Clear liquids, electrolyte drinks, and oral rehydration solutions can help after a bout of diarrhea by replenishing your body with lost fluids and sodium. You can also try drinking Quinton hypertonic water, probiotics, carrot juice, and herbal teas to rehydrate yourself.
When you are suffering from diarrhea or recovering from it, it’s important to rehydrate yourself to replenish the fluids you’ve lost. While most cases of diarrhea clear up after a few days without treatment, they can lead to severe dehydration. Babies and children especially should not be allowed to become dehydrated.
Drink plenty of fluids and take small but frequent sips until diarrhea subsides. Follow a clear liquid diet and drink an oral rehydration solution (ORS) that contains glucose and sodium.
- Clear liquids include water, ginger ale, Gatorade, etc., which you can drink for about 12-24 hours after a sudden bout of diarrhea.
- WIth fluid loss comes electrolyte loss. You can make a homemade electrolyte drink by mixing the following ingredients:
- ¼ teaspoons salt
- 8 teaspoons sugar
- 3 tablespoons orange juice concentrate
- 4 cups water
- For young children, doctors may recommend a rehydration solution, which helps replenish the body with sodium and potassium. These solutions often come in liquid and popsicle-like forms to make them more appealing to children and ensure that the liquid is consumed slowly.
How much should you drink per day?
While most people normally need to drink a minimum of 8 cups of liquid a day, you may need to increase that amount during or after diarrhea. Consume as much fluid as possible, but avoid dehydrating beverages with tons of sugar, caffeine, alcohol, or prunes, all of which can have a laxative effect and make diarrhea worse.
Instead of chugging your drink down at once, take frequent sips or suck on ice chips. Build up to 1 ounce an hour, then 2 ounces an hour, and so on until you can drink normally.
If the volume and frequency of watery stools are significant and don’t stop after a few days, you should take the necessary steps to avoid serious dehydration. Contact your doctor as soon as possible.
What are natural drinks that may help with diarrhea?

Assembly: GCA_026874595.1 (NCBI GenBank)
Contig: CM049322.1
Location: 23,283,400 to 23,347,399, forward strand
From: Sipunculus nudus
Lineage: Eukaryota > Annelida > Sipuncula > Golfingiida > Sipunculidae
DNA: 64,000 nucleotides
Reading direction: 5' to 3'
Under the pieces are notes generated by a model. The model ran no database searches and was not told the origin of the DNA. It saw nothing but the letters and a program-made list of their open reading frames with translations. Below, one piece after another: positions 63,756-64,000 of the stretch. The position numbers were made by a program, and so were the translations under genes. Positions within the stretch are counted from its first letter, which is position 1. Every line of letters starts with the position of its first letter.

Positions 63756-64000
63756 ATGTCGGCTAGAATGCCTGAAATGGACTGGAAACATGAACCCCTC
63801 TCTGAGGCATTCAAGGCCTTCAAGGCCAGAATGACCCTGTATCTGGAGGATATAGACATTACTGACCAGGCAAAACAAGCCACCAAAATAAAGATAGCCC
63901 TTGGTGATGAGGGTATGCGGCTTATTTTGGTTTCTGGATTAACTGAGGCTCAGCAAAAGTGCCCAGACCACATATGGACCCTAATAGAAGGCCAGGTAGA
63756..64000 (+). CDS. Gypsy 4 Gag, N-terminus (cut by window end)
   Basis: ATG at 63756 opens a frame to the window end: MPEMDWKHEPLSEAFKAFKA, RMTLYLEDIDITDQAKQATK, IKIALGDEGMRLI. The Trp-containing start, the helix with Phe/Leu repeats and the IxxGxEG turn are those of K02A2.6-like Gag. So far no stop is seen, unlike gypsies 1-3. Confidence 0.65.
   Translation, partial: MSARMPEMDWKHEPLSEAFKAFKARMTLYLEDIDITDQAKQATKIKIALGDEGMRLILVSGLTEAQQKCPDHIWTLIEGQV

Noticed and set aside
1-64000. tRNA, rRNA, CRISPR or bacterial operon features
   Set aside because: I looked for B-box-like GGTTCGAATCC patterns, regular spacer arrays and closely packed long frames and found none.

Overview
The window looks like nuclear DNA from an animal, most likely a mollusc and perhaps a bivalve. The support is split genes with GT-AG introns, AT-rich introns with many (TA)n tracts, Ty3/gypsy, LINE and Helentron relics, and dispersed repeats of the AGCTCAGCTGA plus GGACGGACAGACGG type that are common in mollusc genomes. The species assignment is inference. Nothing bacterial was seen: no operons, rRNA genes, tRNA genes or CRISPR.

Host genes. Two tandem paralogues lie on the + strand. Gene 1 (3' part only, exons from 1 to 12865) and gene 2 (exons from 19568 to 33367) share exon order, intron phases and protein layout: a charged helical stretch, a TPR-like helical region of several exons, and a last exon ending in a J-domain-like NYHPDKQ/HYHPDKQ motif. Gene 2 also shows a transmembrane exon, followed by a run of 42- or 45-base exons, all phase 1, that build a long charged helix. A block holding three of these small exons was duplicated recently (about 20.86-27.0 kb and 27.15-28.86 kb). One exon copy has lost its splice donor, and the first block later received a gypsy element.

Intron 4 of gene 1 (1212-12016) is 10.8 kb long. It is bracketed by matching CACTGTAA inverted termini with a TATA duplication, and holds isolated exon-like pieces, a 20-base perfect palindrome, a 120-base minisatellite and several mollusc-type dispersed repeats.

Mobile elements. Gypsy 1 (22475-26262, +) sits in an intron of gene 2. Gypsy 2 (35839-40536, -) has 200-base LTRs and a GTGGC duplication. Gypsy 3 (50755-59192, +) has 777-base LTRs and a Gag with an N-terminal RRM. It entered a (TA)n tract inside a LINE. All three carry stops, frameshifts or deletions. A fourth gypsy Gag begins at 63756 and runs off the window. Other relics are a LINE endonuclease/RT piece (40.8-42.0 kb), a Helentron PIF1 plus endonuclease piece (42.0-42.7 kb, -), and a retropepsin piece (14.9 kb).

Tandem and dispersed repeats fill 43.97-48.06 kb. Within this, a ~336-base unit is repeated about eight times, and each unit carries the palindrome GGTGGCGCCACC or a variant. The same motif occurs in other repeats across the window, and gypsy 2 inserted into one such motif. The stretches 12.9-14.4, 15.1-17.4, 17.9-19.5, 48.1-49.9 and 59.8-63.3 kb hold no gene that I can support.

You can also try natural drinks that can help cleanse and regulate your bowels. Examples include:
- Quinton hypertonic water replenishes the body with minerals and trace elements, which are lost in large quantities during diarrhea. Quinton water is available in organic stores in the form of ampoules. Take 1-3 ampoules a day. However, you should avoid drinking this if you have high blood pressure and are following a no-salt diet.
- Probiotics are particularly beneficial for diarrhea, especially if it’s caused by bacteria. Probiotics help regulate the digestive bacterial environment by replenishing the intestine with good bacteria. Choose only high-quality probiotics sold in pharmacies or organic stores.
- Carrot juice is a great regulator of the digestive system. It increases your resistance to infections, improves liver function, and cleanses the body. Drink a glass or two of carrot juice a day or more depending on your tolerance. Be careful not to consume too much because it could worsen your diarrhea. Ideally, carrot juice should be made at home using a juice extractor, but you can also buy carrot juice from an organic store.
- Thyme is known for its anti-infective, antiseptic, and antifungal properties. It helps fight bad bacteria and can relax the muscles in your digestive system. Steep 2 teaspoons of thyme in hot water for 5-10 minutes and drink 3 cups a day. Remember to drink plenty of water in addition to this herbal tea.
Which medications work best for diarrhea?
Studies have shown that the following common medications may help relieve diarrhea:
- Imodium (loperamide): Loperamide slows down the speed at which things move through the intestines (bowels). This allows more fluid to be absorbed into the body, which can help to lessen diarrhea and firm up stools.
- Kaopectate, Pepto-Bismol (bismuth subsalicylate): Bismuth subsalicylate balances the way fluid moves through the intestines and reduces inflammation. It keeps bacteria and viruses that cause diarrhea from growing in the stomach and intestines.
- Antibiotics: These are commonly prescribed for bacterial infections and will not help if your diarrhea is caused by a virus. If your symptoms do not improve within a week of taking antibiotics, talk to your doctor.
Don’t use more than one over-the-counter antidiarrheal medication at a time unless your doctor says it’s okay since they may have similar active ingredients and could be too much to take together.
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Medically Reviewed on 6/3/2021
Diet for Diarrhea. https://communitycancercenter.org/wp-content/uploads/2015/04/Diet-for-Diarrhea.pdf